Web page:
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Use a Panel Chart,
intead of using Primary and Secondary Axes

Introduction: Sometimes it's just difficult for us to see more than one line on the chart, at least it's difficult for us to focus, thus the ouput results are not delivered that well. The following notes are from the famous blog by Peltie, the original copyright strictly belong to him.

## What People Really Should Use Panel Chart

It’s okay to use primary and secondary axes in the same chart, but to avoid confusion, it’s best to separate them into separate panels of the chart. This is the protocol for creating such a panel chart.

We’ll use the same data. The Primary axis is scaled from 0 to 10, and the Secondary axis from 0 to 200. We need to adjust these scales so the Primary panel is in the bottom half of the chart, and the secondary panel in the top half. If the primary panel has to be 0 to 10 in the bottom half of the chart, we need another 10 units on top, so the total primary scale should be 0 to 20. If the secondary panel has to be 0 to 200 in the top half of the chart, we need another 200 units below this, so the secondary scale should be -200 to 200.

Format the primary and secondary vertical axes according to these computations. If you use a major unit of 2 for the primary axis and of 40 for the secondary axis, both sets of labels line up with the primary horizontal gridlines.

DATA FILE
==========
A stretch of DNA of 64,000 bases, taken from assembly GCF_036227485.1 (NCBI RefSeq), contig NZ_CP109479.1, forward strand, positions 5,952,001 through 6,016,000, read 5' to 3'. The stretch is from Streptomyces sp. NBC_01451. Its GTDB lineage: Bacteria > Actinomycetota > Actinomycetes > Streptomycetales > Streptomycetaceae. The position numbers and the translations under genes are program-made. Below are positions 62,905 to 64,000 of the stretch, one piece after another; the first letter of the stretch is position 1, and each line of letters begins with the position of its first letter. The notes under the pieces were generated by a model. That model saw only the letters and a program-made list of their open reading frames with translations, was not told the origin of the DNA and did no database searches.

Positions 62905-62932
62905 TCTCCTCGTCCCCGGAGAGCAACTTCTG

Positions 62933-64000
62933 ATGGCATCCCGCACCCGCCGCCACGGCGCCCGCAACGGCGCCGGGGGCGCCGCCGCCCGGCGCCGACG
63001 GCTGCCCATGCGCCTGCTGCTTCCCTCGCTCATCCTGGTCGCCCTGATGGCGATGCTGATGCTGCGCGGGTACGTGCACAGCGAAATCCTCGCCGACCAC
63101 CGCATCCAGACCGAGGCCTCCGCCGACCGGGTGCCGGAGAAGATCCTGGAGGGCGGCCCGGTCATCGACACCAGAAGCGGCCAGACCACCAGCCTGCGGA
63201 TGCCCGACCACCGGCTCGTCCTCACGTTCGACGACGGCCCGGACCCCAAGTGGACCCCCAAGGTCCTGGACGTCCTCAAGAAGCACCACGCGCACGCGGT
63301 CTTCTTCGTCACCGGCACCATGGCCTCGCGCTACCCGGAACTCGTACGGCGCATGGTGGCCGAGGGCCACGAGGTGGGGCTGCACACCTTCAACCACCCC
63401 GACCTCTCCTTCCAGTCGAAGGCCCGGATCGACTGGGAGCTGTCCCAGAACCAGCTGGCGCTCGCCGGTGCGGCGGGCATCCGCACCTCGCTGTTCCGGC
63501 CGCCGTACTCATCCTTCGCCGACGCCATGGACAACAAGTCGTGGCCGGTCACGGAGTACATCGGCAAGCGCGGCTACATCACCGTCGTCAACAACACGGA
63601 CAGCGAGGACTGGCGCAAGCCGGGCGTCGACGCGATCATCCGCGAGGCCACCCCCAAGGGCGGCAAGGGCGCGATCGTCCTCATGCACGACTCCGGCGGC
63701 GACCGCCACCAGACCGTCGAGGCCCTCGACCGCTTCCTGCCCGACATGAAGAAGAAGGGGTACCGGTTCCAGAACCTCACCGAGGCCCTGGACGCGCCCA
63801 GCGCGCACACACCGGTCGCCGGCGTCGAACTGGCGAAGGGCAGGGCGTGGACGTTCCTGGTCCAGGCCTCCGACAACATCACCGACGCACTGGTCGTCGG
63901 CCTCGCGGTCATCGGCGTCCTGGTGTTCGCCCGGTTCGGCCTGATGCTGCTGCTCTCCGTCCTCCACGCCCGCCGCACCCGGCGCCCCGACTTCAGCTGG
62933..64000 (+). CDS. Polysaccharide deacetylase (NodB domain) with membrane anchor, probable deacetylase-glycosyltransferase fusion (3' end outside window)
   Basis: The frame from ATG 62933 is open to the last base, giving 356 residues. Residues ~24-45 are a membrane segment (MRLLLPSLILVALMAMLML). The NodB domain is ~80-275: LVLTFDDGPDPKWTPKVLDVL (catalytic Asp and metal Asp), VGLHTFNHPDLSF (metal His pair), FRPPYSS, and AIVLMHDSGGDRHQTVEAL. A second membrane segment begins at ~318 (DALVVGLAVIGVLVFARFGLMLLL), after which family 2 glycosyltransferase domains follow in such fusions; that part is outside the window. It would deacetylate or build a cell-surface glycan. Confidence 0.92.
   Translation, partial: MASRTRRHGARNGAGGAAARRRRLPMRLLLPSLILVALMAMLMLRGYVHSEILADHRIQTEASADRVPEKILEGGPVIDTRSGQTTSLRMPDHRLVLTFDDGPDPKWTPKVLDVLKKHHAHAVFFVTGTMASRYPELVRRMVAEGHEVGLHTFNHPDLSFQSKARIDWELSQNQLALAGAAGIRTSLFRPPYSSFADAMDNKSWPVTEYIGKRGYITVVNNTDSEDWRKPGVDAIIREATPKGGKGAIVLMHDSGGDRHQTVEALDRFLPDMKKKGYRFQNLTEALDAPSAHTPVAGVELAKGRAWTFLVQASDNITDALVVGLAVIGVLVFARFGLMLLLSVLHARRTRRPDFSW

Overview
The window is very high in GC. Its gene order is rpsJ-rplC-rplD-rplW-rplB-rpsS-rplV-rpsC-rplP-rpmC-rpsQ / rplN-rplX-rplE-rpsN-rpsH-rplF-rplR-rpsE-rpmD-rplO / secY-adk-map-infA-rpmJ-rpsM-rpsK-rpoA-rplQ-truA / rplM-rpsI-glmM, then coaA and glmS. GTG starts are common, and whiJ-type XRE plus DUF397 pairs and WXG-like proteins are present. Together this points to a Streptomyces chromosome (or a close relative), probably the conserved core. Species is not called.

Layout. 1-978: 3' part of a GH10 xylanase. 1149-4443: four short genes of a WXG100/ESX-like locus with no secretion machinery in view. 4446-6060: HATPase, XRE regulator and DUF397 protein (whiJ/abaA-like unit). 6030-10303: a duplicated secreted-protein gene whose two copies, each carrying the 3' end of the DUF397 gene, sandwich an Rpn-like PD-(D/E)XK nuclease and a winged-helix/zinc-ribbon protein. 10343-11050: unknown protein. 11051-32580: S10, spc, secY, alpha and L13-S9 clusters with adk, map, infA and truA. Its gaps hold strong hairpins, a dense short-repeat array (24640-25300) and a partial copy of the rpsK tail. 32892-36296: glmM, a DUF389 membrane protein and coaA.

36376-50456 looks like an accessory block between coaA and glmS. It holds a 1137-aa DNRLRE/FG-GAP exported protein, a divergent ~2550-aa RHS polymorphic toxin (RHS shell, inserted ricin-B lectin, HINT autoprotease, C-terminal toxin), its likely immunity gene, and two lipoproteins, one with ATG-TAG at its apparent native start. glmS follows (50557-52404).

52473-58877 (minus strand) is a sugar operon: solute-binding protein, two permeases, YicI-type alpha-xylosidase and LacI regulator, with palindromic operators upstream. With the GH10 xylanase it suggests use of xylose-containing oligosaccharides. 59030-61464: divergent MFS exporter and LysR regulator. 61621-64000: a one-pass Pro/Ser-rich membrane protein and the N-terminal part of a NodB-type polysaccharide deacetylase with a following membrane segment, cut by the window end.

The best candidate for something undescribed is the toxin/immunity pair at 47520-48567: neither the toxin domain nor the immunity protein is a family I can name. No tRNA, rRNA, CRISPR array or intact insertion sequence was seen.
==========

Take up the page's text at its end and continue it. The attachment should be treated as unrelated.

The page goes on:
We don’t want to display primary axis labels in the secondary panel or secondary labels in the primary panel. We can use custom number formats to display only the desired axis labels.

In general, number formats have four elements, separated by semicolons. The first element shows the format to be used for a particular numerical situation, the second for another particular numerical situation, the third for all other numerical values, and the fourth for alphanumeric labels:

``[first condition]format;[second condition]format;format;alphanumeric``

If conditions are not specified, the first condition is positive numbers and the second is negative number, leaving the third for zero values.

This makes the custom number format for the secondary axis very easy:

``0;;0;@``

Positive numbers (first element) and zero values (third element) will be displayed as numbers with no decimal digits (i.e., “0”), negative numbers (missing second element) will not be displayed, and alphanumerics (fourth element) will be displayed as themselves (“@”). You could leave off the “@”, and alphanumeric values will also not be displayed.

The custom number format for the primary axis is not much more difficult, now that you know the system:

``[<=10]0;;;@``

Values less than or equal to 10 (first element) will be displayed as numbers with no decimal digits (i.e., “0”), any other values (missing second and third elements) will not be displayed, and alphanumerics (fourth element) will be displayed as themselves (“@”), or omitted if desired (omit the “@”).